Coal provides 40% of the world’s electricity, with 75% of this capacity deemed “subcritical”, in other words dirty. That’s a little over 1,200 GW of capacity. The IEA believes that we must shut down 290 GW of subcritical generation worldwide by 2020 in order to stay within a 2°C temperature rise.
The Stranded Assets Programme at the University of Oxford’s Smith School of Enterprise and the Environment has identified the power stations, the companies and the countries, so that financers, investors and policy makers can weigh the risks and take appropriate action.
In addition to CO2 production, air pollution and the public pressure to close for that reason, is a risk factor. Finally, subcritical plants use 67% more water. Many are in climatic areas where water scarcity is a risk.
This table shows where the world’s 7,446 subcritical power stations (SCPS) are:
For the sake of legibility I’ve cropped the last column which shows carbon intensity. It’s basically the same for each country.
So China has roughly 37% of the problem, the US 21%, the EU and India around 10% and Australia 2.2%.
Australia has 22 of these dirty power stations, a large problem for us, but a fraction of the world’s dirty coal-fired power stations.
In both the EU and the US the SCPS are older, with few if any newer coal power stations. This contrast with China:
Most of China’s dirty power is young, much of it very young.
About two thirds of China’s SCPS are in highly polluted areas, one third in areas suffering from “extremely high water stress”. Around 28% are in both.
Here’s a map showing water stress:
Almost 100% of China’s major SCPS companies are state owned, but many are in financial stress. The largest five were losing money.
China is now following more virtuous policies, which include the limiting and pegging back the use of coal, but the problem they have made for themselves, and us, is huge, and it remains to be seen how steadfast they will be in correcting it.
India has had a very recent burst of building very dirty SCPS:
- India has recently accelerated the construction of coal-fired power generation through initiatives such as the Ultra Mega Power Plants programme, which seeks to streamline the permitting process and construction of new capacity with private capital. However, domestic coal supply issues remain a critical concern with the potential to strand considerable assets.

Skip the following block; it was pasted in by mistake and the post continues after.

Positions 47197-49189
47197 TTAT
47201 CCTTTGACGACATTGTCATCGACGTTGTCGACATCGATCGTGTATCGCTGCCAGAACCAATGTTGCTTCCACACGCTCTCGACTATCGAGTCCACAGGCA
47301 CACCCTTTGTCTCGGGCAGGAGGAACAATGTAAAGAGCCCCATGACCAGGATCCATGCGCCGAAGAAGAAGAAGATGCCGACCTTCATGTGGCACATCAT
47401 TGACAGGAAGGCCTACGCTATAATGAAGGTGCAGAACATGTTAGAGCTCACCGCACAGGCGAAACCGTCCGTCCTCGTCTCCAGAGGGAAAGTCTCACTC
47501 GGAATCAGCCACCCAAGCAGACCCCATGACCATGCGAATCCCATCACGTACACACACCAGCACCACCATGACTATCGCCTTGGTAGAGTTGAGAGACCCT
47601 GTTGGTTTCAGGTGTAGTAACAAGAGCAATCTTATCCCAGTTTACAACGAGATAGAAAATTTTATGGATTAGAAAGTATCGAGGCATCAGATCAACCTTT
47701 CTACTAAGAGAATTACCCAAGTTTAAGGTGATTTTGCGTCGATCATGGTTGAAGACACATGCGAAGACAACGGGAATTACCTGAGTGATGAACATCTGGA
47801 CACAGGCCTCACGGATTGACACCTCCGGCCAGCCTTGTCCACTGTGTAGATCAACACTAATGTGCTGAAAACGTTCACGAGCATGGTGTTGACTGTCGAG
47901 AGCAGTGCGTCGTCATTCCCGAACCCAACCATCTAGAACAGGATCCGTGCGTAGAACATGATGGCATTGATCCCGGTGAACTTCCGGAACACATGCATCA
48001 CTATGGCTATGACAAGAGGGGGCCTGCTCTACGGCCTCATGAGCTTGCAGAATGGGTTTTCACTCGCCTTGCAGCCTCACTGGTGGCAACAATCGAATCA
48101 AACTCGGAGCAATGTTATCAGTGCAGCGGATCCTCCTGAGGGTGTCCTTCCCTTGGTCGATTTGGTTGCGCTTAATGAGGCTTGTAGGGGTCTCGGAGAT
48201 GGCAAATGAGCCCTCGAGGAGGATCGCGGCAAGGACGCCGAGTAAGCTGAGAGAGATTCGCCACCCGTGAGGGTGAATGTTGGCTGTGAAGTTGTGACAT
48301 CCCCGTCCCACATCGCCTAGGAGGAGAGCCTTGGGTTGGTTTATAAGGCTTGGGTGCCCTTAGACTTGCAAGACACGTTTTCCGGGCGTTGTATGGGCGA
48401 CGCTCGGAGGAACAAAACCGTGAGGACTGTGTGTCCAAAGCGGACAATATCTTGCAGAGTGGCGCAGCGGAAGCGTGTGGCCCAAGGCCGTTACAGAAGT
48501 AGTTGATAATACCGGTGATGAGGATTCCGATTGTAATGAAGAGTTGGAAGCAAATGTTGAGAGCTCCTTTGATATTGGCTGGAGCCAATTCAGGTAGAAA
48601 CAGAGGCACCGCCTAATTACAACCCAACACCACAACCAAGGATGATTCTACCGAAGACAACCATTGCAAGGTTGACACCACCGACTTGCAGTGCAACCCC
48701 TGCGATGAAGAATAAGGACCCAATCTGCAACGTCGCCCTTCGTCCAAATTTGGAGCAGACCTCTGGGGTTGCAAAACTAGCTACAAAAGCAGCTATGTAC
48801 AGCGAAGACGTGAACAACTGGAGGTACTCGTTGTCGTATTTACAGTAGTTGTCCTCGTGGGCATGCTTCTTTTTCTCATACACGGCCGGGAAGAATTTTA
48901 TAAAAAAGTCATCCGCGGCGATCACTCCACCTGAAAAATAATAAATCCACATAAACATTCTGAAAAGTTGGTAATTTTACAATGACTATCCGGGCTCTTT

Their climate action plan includes building more efficient new coal as well as solar.
The are beginning to monitor air pollution, which is a problem in places.
Coal-water risks are significant and worsening, already causing nationwide blackouts in India. Plants have been restricted from operating at full capacity and profitability eroded. India’s water problem is most acute in the north-west and the south:
Not mentioned in the report, but the one thing India has been steadfast about is maintaining the right to pollute in the cause of economic development, and providing electricity to the whole population, demanding that industrial powers who have had their turn cut their pollution to make space.
Australia’s has a total coal-fired generation capacity of 29 GW of which 89% is subcritical. Our fleet is mostly middle-aged:
The report says little about Australia other than we repealed our flagship climate policy, the Clean Energy Act of 2011, in 2014 and replaced it with the Emissions Reduction Fund.
Of interest elsewhere, the largest share of Europe’s dirty power is in Germany (34%) and Poland (21%). Water stress is significant in Spain where they’ve built 700 desalination plants.
Australia has four companies in the top 100 owning SCPS – AGL Energy, Stanwell, Delta Electricity and Origin Energy.
The report does not recommend what policy makers should do, or discuss the difficulties that may be encountered. At time of publication (March 2015) about 50% of Australia’s SCPS were in private hands. There always was, it seems to me, a conflict of interest for Australian states selling these and other assets, such as electricity distribution grids, for the highest price on the expectation of future revenue and profit. In the current sale of Ausgrid, the NSW government has moved the goal posts at the 11th hour.
- NSW government has moved to delay a potentially embarrassing $520-per-household annual power price hike next year even at the cost of undermining its privatisation of power distribution firm Ausgrid.
There is talk of delaying price hikes until 2024.
Chinese government-owned State Grid Power Corporation, in the final mix for the bid, already owns 28 SCPS, although none I think in Australia.
Nevertheless there will be a reasonable expectation of grid profitability for decades, talk of off-grid power notwithstanding.
In selling dirty power state governments were at the very least buying a powerful lobby group. Our dependence on foreign capital simply amplifies the problem.